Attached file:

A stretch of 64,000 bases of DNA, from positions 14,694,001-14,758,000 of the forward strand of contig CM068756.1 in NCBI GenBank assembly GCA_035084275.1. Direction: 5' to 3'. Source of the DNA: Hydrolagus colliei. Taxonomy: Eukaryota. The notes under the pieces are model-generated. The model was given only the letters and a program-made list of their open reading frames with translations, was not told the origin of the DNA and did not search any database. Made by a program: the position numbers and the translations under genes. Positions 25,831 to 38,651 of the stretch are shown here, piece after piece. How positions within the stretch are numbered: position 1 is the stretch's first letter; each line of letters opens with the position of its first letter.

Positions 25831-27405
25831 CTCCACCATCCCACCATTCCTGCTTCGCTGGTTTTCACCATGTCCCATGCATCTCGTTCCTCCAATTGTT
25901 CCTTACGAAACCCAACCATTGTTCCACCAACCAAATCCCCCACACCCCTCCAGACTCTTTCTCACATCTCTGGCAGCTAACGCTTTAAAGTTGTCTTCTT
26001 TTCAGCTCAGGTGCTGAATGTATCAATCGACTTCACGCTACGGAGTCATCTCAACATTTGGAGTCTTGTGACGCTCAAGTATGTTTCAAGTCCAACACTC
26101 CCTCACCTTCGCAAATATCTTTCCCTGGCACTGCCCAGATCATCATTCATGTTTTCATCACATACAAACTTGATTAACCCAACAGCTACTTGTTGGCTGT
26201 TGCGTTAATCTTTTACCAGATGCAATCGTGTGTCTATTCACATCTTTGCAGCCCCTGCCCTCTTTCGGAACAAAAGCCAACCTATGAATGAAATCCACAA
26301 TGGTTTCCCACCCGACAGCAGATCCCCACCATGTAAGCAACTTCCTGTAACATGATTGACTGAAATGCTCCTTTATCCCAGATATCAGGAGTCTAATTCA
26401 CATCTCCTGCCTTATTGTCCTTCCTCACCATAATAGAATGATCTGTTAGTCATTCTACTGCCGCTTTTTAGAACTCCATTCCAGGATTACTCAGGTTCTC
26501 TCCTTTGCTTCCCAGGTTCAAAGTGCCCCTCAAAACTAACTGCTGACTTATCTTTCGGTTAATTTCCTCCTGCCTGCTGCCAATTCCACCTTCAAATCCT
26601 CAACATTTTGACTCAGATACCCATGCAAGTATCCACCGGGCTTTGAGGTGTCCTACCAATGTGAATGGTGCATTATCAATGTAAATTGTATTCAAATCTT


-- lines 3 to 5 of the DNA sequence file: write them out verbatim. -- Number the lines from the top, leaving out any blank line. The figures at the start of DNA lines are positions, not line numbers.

25831 CTCCACCATCCCACCATTCCTGCTTCGCTGGTTTTCACCATGTCCCATGCATCTCGTTCCTCCAATTGTT
25901 CCTTACGAAACCCAACCATTGTTCCACCAACCAAATCCCCCACACCCCTCCAGACTCTTTCTCACATCTCTGGCAGCTAACGCTTTAAAGTTGTCTTCTT
26001 TTCAGCTCAGGTGCTGAATGTATCAATCGACTTCACGCTACGGAGTCATCTCAACATTTGGAGTCTTGTGACGCTCAAGTATGTTTCAAGTCCAACACTC